This week in movies you missed: murder and chicanery in the land of ice fishing, with Greg Kinnear playing a silver-tongued bastard.
First, a special announcement: This Monday, June 18, the Burlington Film Society is meeting at 6:30 p.m. at the Palace 9 in South Burlington to watch and discuss Polisse. This is a French drama about an urban child-protection unit: Think cop show with more gritty realism. It made a splash at Cannes, was a hit in France and got great reviews here, too. It's playing all week at the Palace. So don't miss it. If you live in the area, watch the BFS page for more meetups like this.
What You Missed
"Believe none of what you hear and only half of what you see." That's the motto of Mickey Prohaska (Kinnear), an insurance agent who spends his life scaring and wheedling people into buying coverage they don't need. His constant hustling hasn't helped him escape frigid small-town Wisconsin — yet.
But then Mickey's guileless new salesman (David Harbour) introduces him to an old farmer named Gorvy Hauer (Alan Arkin, pictured). Hauer doesn't quite understand the concept of home insurance (he decides he needs it because his TV is "broken," i.e., unplugged), but he does possess a valuable antique. It's a violin that, according to a sniffy Chicago luthier (Bob Balaban), is worth $25,000. The farmer, who doesn't know that yet, is letting his beloved Australian cattle dog play fetch with the instrument.
It's a setup that Mickey, who's having financial issues with his soon-to-be-ex-wife (Lea Thompson of Back to the Future, middle-aged for real now), can't resist. While Hauer is out of town, he'll pinch the violin and leave a duplicate in its place. What could go wrong?
Why You Missed It
Thin Ice had a respectable release in 53 theaters, none here. The director is Jill Sprecher, known for the '90s indie Clockwatchers and her work on "Big Love"; she cowrote it with her sister, Karen.
Should You Keep Missing It?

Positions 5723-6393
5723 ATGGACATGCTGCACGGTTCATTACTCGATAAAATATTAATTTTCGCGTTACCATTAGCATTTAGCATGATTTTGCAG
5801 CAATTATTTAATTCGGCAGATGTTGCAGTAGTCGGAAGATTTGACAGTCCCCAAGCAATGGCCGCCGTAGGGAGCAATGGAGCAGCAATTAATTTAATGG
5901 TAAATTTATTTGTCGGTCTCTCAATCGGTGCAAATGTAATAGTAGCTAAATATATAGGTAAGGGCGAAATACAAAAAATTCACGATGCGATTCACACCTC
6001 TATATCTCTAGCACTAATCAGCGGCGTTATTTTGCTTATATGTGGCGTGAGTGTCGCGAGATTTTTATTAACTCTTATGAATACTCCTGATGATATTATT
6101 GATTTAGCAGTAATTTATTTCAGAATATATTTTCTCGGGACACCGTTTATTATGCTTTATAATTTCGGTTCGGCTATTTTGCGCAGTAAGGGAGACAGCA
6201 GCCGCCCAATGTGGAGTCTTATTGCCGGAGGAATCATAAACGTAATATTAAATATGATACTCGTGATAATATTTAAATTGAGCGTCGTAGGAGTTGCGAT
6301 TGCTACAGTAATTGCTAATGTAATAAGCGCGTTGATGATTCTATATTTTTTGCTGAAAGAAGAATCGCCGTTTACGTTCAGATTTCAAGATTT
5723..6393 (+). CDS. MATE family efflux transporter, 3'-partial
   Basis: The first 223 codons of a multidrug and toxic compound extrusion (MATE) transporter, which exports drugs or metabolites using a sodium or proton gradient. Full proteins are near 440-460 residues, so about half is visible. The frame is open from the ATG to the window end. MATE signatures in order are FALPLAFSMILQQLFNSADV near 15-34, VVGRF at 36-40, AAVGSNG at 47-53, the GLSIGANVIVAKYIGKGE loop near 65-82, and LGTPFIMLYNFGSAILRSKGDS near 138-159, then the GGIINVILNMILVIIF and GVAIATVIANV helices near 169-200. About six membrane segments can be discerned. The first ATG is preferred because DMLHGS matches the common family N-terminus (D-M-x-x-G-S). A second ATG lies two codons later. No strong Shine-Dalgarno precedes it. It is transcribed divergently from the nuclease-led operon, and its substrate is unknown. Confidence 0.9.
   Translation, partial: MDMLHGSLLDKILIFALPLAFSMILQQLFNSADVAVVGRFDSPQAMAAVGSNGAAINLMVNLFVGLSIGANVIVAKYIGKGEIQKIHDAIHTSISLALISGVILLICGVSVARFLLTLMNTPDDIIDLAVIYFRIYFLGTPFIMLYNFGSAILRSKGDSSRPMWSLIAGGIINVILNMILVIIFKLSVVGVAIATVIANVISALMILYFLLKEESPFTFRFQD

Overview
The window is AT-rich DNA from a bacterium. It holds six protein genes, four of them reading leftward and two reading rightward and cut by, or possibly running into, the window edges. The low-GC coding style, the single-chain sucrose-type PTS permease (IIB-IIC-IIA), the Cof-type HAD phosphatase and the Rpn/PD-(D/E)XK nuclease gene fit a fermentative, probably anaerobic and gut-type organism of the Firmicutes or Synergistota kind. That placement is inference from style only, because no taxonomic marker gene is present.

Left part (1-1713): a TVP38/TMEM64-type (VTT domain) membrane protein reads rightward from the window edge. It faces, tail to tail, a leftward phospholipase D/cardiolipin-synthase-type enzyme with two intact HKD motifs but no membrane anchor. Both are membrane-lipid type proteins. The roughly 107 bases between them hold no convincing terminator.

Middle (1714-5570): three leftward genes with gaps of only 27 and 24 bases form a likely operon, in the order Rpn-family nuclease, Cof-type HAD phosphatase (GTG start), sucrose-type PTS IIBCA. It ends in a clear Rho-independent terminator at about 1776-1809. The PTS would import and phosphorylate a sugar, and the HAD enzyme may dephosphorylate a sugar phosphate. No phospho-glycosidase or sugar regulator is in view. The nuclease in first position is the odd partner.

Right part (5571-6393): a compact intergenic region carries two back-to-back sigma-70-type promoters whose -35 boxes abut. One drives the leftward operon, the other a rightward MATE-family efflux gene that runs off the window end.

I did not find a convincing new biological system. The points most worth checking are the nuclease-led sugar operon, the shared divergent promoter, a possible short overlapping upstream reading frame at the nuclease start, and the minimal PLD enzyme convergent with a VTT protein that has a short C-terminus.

Imagine if Bob Odenkirk's slimy lawyer character from "Breaking Bad" had his own movie. Now imagine his solo caper played straight, in the manner of Fargo, with orchestral music (plenty of strings, naturally) swelling on the soundtrack.
Throw in some snow and excellent supporting actors, and you have Thin Ice. It's a fine showcase for Kinnear, who's at his best when using his sunny exterior to play nasty. Watching Mickey sneer at the easy marks who populate his town is fun — which is good, because for the film's first 40 minutes, that's almost all that happens.
At that 40-minute mark, Billy Crudup appears, playing a locksmith with a shady past and volatile tendencies, and Kinnear's character finally gets the foil he needs. The plot takes off, then, too, rocketing toward a fairly effective final twist.
If there's one thing missing from Thin Ice, it's a reason to care about Mickey. We enjoy watching him the way we might enjoy watching a spider stalk its prey, then get eaten by a bigger spider. None of the characters has been written with any depth, unless you count Gorby Hauer's lament for the good old days, when "you could leave your door open all night."
Arkin has a ball with this mysteriously accented rural eccentric, who may or may not be quite as clueless as Mickey hopes; whether hauling his huge change jar to the bank or strumming his precious violin like a guitar, he's the funniest part of the film. Crudup also gets in some good comic bits as a guy who commits violence with aplomb and really likes his cheese curds when he's done. And Balaban, as the violin expert, is deliciously hoity-toity. I'm guessing all these characters are funnier when you watch the movie for a second time, though I can't explain why.
Verdict: It's not Fargo or A Simple Plan, but Thin Ice is a solid comic noir that suffers from a forgettable title. If you liked those movies, check it out.
Other New Releases You May Have Missed
- The Assault (French action flick about a real 1994 terrorist attack)
- Carol Channing: Larger Than Life (bio-doc)
- Demoted (comedy with David Cross and Michael Vartan)
- Don't Go in the Woods (Vincent D'Onofrio made his directorial debut with a horror musical about a band that seeks inspiration in nature and finds mayhem.)
- In Darkness (During the Holocaust, Polish Jews hide in the sewers in this drama.)
- A Little Bit of Heaven (Kate Hudson gets cancer and finds love. Read this review to learn how a little-person prostitute figures in.)
- Norman Mailer: The American (bio-doc)
- Too Big to Fail (doc about the financial crisis from Curtis Hanson)
Each week in "Movies You Missed," I review a brand-new DVD release picked for me by Seth Jarvis, buyer for Burlington's Waterfront Video, where you can obtain these fine films. (In central Vermont, try Downstairs Video.)